Investors once believed that Qualcomm Inc's fortunes rose and fell with Apple Inc's iPhone, which uses a key "modem" chip from the San Diego company to connect to mobile data networks.
But as Qualcomm prepares for an investor presentation on Tuesday where it will outline plans to land its chips in everything from virtual reality headsets to self-driving cars to telecommunications gear, analysts said a looming loss of Apple, which is working on its own chips to replace Qualcomm's, might not matter much to Qualcomm's profits.
"Frankly, revenues are getting to the point where the worry over Apple possibly moving away is much smaller," Bernstein analyst Stacy Ragson wrote in a note.
The change comes from a diversification strategy put in place years ago by Cristiano Amon, who ran the company's chip division before becoming chief executive this year.
Earlier this month, Qualcomm said it expects adjusted earnings growth of more than 20per cent for fiscal 2022, where Wall Street had only been expecting growth of 12.5 per cent, according to IBES data from Refinitiv. Shares of the company have risen almost 19 per cent since Qualcomm gave its forecast.
"Anything beyond our contract with (Apple) is an upside to our model," Amon said during an earnings call Nov 3. "They have a large number of devices. And if there are opportunities, we'll be very happy to engage with them on supply."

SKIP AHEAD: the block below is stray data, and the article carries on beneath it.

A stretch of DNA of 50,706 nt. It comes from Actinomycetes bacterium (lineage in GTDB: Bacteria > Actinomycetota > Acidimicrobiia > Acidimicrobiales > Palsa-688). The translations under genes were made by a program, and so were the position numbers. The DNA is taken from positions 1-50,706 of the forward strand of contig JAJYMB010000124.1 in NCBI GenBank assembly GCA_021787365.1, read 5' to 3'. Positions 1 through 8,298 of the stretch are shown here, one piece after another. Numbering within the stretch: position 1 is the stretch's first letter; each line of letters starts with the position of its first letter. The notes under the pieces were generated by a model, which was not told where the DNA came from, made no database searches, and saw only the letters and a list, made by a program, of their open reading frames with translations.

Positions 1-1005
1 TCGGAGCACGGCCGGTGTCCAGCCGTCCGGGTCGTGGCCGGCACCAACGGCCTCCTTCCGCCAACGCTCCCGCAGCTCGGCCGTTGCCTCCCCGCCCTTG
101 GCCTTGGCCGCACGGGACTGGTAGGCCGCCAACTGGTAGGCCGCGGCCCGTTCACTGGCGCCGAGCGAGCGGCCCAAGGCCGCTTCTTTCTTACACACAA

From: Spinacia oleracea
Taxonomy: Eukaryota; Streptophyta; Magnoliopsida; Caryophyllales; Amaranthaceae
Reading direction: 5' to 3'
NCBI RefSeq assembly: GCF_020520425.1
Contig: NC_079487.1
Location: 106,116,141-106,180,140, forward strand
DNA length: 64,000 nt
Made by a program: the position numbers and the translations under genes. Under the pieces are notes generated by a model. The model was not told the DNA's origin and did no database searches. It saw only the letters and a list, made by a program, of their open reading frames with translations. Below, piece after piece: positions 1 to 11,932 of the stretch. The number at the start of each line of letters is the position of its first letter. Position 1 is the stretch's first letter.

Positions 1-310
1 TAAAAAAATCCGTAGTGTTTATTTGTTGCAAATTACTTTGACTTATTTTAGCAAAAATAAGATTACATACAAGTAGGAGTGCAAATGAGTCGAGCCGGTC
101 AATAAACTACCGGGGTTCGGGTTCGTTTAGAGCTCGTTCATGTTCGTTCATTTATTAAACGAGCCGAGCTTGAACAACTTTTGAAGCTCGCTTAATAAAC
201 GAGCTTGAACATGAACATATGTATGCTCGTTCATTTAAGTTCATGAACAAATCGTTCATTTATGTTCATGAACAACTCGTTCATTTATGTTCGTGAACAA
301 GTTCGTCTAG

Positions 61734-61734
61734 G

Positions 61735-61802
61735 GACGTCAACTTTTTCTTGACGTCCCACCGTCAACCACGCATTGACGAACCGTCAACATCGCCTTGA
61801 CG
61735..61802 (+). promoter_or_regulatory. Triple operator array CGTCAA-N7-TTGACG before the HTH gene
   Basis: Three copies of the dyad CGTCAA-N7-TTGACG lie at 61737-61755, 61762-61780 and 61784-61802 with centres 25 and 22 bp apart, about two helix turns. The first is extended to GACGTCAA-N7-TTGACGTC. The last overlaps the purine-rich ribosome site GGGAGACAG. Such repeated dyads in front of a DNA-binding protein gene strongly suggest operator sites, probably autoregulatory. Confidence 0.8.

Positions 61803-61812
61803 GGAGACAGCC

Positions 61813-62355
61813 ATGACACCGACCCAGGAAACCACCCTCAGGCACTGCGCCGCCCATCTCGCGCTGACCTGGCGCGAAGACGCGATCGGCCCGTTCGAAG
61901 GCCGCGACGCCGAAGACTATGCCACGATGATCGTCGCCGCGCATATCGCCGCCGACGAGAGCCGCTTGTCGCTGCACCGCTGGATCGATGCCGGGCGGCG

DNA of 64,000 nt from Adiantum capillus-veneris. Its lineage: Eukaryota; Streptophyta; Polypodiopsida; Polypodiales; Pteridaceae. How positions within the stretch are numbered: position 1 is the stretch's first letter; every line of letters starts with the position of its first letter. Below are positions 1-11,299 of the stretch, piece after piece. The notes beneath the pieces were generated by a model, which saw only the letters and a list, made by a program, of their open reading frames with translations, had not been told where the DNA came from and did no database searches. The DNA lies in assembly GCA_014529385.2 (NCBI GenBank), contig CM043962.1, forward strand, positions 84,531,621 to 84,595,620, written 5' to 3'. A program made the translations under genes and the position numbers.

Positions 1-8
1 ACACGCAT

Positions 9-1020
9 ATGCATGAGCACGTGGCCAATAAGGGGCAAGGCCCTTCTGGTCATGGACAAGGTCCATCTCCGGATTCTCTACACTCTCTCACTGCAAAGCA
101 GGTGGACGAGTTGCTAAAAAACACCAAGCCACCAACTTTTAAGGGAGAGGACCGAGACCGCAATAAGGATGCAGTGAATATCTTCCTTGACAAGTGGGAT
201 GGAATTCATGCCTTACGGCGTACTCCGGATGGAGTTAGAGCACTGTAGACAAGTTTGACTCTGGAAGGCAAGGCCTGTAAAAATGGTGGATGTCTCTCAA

Apple's business likely won't drop off all at once, analysts said. Evercore ISI analyst CJ Muse said "it’s a matter of when not if," Apple leaves.
But Angelo Zino of CFRA Research said Apple likely will leave in phases, introducing internal chips only for one or two devices initially.
And in the meantime, Qualcomm has gained market share among Android phones because Qualcomm customers are filling the vacuum left from Huawei's exit from the smartphone market. Brands such as China's Honor are turning to the US chip firm for supply.
"Qualcomm’s China handset (revenue) is growing faster than Apple is growing, which is helping to offset any Apple reductions," Patrick Moorhead, founder of Moor Insights & Strategy said.